Melton cycling team boss Andy Swain calls time on Metaltek...for now

Metaltek team owner Andy Swain celebrates with Melton-Rutland International CiCLE Classic winner Fleeman EMN-170823-154913002
Metaltek team owner Andy Swain celebrates with Melton-Rutland International CiCLE Classic winner Fleeman EMN-170823-154913002
0
Have your say

Andy Swain has disbanded his ground-breaking semi-professional Metaltek cycling team after a big-money sponsorship deal fell through at the 11th hour.

The Melton-based team forged a unique niche in the domestic cycling scene as they consistently threatened Britain’s big money UCI teams.

Metaltek team boss Andy Swain (right) was the first winner of our Special Recognition Award EMN-170423-172401002

Metaltek team boss Andy Swain (right) was the first winner of our Special Recognition Award EMN-170423-172401002

But when ambitions to take the team to the next level, and UCI status, were thwarted, Swain knew it was time to step back.

Encouraging talks with big-money backers, including Soreen, fizzled out, while a merger with Catford CC Equipe Banks, the team owned by Jeff Banks, was cancelled by the fashion designer in December.

“After that I thought I can’t be bothered anymore,” he said.

“I’ve been getting a bit disillusioned with the sport in this country. There is a lot of politics and the bigger races are not getting the kudos attached to them.

Metaltek Kuota team at their official season launch Stapleford Park with team owner Andy Swain (in jacket) and coach Colin Sturgess to his right EMN-170316-145850002

Metaltek Kuota team at their official season launch Stapleford Park with team owner Andy Swain (in jacket) and coach Colin Sturgess to his right EMN-170316-145850002

“There are a lot of little teams flooding social media shouting about winning little races, and sponsors are going to them.

“It’s skewing things, and it isn’t going to change.”

Swain also expects to be kept busy by the arrival of his first child next month, the happy culmination of a long and difficult journey, on top of the day-to-day commitments of running his business.

“It’s sad in a way, but good because we did what we wanted to achieve and Emma and I are having a baby,” he added.

“There is no way it could continue with the same format because I just wouldn’t have the time to do it.”

But this may not be the end of the road for Metaltek.

Team captain Dan Fleeman has retired, and Swain has agreed to continue supporting up-and-coming Old Dalby rider Tom Chandler this year, while the rest of his riders have found replacement teams.

However, Swain hopes that spending the season away from the sharp end of the circuit could give him time to launch a more concrete bid for a return as a UCI team.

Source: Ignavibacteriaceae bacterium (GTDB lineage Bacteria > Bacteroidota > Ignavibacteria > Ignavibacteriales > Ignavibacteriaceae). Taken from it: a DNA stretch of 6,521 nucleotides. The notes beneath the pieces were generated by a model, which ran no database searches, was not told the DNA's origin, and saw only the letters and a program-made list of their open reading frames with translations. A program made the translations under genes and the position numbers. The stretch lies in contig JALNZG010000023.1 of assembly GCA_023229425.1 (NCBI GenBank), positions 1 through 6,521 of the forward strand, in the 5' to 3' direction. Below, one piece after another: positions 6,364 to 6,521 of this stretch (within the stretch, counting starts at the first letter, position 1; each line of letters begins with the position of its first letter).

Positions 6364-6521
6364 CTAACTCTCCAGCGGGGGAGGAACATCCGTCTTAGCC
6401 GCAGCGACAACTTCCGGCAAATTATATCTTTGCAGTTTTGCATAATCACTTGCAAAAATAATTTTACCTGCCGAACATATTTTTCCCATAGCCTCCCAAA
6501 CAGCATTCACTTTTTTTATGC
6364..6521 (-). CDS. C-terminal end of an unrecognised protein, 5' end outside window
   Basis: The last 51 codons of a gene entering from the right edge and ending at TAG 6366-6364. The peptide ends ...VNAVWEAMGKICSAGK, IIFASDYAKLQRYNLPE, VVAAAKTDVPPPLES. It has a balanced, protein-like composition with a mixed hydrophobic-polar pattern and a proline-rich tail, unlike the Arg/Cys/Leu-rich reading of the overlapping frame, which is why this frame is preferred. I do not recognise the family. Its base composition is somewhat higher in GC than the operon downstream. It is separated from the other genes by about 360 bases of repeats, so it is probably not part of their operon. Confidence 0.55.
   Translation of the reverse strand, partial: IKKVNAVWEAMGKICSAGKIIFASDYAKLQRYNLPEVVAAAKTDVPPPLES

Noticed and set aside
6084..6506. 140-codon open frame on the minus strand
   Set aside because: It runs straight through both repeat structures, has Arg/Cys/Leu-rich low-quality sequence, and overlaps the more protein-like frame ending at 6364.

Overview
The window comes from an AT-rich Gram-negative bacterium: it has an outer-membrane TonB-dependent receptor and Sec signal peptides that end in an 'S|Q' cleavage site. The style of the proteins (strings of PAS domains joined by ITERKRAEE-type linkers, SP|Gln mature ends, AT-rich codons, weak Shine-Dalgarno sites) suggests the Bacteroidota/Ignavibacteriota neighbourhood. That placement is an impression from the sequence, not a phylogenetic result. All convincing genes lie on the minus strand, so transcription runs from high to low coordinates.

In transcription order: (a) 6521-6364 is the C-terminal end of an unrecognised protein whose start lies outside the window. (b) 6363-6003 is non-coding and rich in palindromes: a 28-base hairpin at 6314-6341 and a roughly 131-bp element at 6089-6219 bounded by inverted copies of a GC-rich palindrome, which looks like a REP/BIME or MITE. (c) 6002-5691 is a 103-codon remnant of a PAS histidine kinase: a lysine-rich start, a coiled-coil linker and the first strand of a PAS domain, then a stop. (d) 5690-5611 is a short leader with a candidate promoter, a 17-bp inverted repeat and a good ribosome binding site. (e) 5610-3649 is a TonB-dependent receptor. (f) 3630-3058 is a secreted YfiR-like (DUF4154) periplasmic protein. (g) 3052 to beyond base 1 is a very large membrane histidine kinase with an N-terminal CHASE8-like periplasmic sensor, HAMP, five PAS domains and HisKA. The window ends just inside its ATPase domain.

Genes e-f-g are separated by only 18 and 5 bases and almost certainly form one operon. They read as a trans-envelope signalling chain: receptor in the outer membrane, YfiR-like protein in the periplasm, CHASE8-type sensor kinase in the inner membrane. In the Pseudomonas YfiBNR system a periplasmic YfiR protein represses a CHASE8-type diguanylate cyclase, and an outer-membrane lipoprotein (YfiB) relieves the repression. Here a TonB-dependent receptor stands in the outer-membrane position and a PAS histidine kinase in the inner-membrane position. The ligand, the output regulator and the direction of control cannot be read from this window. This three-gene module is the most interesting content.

“It is not dead in the water, and you never say never,” he said. “But it would need to be bigger and mean moving on to that next level of ambition.

“To top what we have done would probably mean upgrading to UCI so we could try and qualify for the Tour de Yorkshire and those types of races, but to do that you need paid riders and employees.

“Even though we were an amateur team which ran professionally, it would mean moving on to total professional.

“From a budget of 75 grand to make that step-up you need £250,000 to £300,000.

“Once Emma and the baby are settled then probably at the start of summer I’ll see how realistic we can make this.”

Swain set up Metaltek in 2012 having got the taste for management while co-sponsoring the Cycle Premier Team.

Having seen the workings of elite British domestic cycling he set out on a mission to prove success was not reliant on unrealistic budgets.

Metaltek were quick to ruffle feathers and bloody noses as they mixed it with the handful of elite UCI teams in the UK’s top road race series.

And they capped a six-year adventure with a thrilling success at Swain’s hometown race, the Rutland-Melton International CiCLE Classic last April.

Seeing off the challenges of the best of British and Continental teams, Fleeman used his World Tour experience to snatch a brilliant win.

But the culmination of a dream came at a price.

“It is still the best day of my life, but there was always going to be that bitter after-taste of how do we top this,” Swain explained.

“We did create a platform all of our own behind the UCI teams and massively in front of everyone else, to the point where UCI teams looked at us as one of them.

“They looked at us as a contender and a threat; I knew you didn’t need 250,000 to do that.”